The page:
The award consists of a bronze medallion designed by Judith Munk, a lapel pin, travel support to attend the Ocean Optics Conference, and a cash award.

This award is supported by the U.S. National Aeronautics and Space Administration and the U.S. Office of Naval Research.


Nominations consist of:

  • A single master nominating statement (no more than 5 pages)
  • A suggested one-paragraph citation of no more than 100 words
  • An abbreviated CV of the nominee
  • Up to five additional letters of endorsement (2 page maximum) solicited by the master nominator (only one of which may be from the candidate’s institution—international endorsements are encouraged)

The master nominator serves as the point of contact. Submission of materials in electronic format is required. Submit all nomination materials and direct all questions to: [email protected]

The nomination deadline is June 1, 2018.


Professor Nils Gunnar Jerlov graduated in 1939 with a Ph.D. in physics from the University of Lund. He was very active in many fields of scientific research including nuclear physics, environmental pollution, and the ocean heat budget. However, he is best known for his many contributions to ocean optics; the study of how light interacts with ocean water. His work ranged from fundamental theory and predictive models to sensor development to field and laboratory observations.

In 1947–48 Dr. Jerlov participated in the Albatross Expedition, a worldwide Swedish oceanographic expedition to study ocean sediments. His observations during this expedition combined with data he collected around the world during many other campaigns, often in collaboration with leading oceanographers of his time, laid the foundations for his optical classification of ocean water; the well-known “Jerlov water types”. He summarized his own work and those of many others in his 1968 book “Optical Oceanography”, which he revised in 1976 and published under the title “Marine Optics”.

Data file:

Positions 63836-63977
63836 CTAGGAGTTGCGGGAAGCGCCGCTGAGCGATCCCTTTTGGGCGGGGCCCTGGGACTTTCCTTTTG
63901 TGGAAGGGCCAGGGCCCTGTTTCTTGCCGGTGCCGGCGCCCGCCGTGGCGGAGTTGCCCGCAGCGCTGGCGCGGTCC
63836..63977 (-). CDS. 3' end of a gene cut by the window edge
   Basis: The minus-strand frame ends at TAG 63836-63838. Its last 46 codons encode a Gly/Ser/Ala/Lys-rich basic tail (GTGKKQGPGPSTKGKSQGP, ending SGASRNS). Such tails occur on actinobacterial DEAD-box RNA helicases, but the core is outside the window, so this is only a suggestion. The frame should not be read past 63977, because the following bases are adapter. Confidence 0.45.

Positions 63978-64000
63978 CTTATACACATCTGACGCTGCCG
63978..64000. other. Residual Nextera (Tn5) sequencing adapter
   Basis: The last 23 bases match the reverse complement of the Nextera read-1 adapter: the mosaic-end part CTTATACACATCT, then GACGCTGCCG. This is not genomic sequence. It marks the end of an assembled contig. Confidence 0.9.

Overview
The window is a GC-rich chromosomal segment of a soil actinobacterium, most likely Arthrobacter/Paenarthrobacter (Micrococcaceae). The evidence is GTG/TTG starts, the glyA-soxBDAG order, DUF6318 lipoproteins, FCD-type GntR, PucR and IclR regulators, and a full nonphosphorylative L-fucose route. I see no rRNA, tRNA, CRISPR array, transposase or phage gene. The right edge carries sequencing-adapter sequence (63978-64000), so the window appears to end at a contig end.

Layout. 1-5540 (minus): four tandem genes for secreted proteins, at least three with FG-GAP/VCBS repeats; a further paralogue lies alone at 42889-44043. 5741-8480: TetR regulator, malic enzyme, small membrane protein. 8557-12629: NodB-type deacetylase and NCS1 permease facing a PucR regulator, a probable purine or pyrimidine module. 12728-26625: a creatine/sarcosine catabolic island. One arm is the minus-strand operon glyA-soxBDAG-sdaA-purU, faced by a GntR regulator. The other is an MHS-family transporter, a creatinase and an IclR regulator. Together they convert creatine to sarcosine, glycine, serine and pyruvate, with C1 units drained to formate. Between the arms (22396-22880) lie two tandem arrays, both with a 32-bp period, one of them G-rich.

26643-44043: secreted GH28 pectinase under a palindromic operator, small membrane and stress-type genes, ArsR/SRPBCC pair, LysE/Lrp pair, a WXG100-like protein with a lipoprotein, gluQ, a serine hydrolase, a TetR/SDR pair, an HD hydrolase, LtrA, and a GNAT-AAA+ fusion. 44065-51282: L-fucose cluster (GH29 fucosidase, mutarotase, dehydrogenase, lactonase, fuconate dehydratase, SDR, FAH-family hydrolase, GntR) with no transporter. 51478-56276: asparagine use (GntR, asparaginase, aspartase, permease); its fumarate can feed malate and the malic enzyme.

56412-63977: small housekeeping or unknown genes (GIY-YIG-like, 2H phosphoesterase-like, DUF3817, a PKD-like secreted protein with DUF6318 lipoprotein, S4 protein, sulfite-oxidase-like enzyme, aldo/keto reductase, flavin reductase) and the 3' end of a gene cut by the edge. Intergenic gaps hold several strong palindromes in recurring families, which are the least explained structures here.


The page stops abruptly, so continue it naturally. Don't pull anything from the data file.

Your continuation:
In 1963 Dr. Jerlov was appointed professor in physical oceanography at the University of Copenhagen, a position he held until 1978 when he retired. While there, he established one of the leading international centers of excellence in optical oceanography. He was a member of numerous international associations such as the International Association for Physical Oceanography, the Scientific Committee on Oceanic Research, the Nordic Committee on Physical Oceanography, and the Danish National Board for Oceanography.

Dr. Jerlov was a man of peace and had no understanding of disputes between colleagues regarding the publication of scientific findings. He was a leading figure in science promoting the establishment of national and international oceanographic cooperation.

Previous recipients of the Jerlov Award include:

2014: Dr. George W. Kattawar
2012: Kendall L. Carder
2010: Charles S. Yentsch
2008: Talbot Waterman
2006: J. Ronald V. Zaneveld
2004: Howard R. Gordon
2002: Raymond C. Smith
2000: André Morel